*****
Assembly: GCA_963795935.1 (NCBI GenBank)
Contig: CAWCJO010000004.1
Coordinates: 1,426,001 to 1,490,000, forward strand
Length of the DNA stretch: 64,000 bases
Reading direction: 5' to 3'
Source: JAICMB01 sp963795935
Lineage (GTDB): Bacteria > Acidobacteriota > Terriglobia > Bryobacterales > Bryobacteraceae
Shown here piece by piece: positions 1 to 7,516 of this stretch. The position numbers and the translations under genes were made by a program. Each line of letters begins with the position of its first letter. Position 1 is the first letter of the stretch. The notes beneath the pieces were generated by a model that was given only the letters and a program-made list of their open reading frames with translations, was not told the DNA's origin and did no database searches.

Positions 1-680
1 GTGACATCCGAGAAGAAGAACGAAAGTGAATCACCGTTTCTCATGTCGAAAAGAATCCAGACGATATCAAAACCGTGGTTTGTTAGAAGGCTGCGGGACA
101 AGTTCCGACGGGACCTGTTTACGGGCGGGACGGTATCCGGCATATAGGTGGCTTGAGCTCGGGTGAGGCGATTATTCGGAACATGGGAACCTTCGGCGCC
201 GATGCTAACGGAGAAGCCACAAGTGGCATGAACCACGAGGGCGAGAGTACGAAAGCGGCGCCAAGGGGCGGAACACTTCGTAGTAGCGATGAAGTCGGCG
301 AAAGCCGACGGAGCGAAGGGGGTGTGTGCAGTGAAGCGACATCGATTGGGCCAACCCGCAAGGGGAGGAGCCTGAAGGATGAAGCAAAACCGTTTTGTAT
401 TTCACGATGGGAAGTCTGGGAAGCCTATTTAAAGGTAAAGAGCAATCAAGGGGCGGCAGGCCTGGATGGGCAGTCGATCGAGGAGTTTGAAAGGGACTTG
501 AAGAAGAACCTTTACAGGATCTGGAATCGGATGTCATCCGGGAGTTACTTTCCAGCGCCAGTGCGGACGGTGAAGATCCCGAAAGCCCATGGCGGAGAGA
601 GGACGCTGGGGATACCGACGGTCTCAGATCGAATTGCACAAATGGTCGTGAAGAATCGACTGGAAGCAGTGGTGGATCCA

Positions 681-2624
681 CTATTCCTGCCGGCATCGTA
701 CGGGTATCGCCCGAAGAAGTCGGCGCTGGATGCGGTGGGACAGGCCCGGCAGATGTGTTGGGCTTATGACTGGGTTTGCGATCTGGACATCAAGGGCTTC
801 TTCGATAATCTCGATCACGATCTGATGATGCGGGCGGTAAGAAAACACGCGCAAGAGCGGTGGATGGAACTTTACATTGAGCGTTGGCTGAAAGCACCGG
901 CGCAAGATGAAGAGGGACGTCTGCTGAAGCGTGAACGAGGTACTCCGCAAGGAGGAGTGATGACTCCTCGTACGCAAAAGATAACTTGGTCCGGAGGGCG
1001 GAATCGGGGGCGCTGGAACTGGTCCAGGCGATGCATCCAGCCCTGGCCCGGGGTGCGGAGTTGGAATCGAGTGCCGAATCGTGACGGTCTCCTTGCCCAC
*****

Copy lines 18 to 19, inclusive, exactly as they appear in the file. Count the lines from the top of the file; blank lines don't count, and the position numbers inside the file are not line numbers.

681 CTATTCCTGCCGGCATCGTA
701 CGGGTATCGCCCGAAGAAGTCGGCGCTGGATGCGGTGGGACAGGCCCGGCAGATGTGTTGGGCTTATGACTGGGTTTGCGATCTGGACATCAAGGGCTTC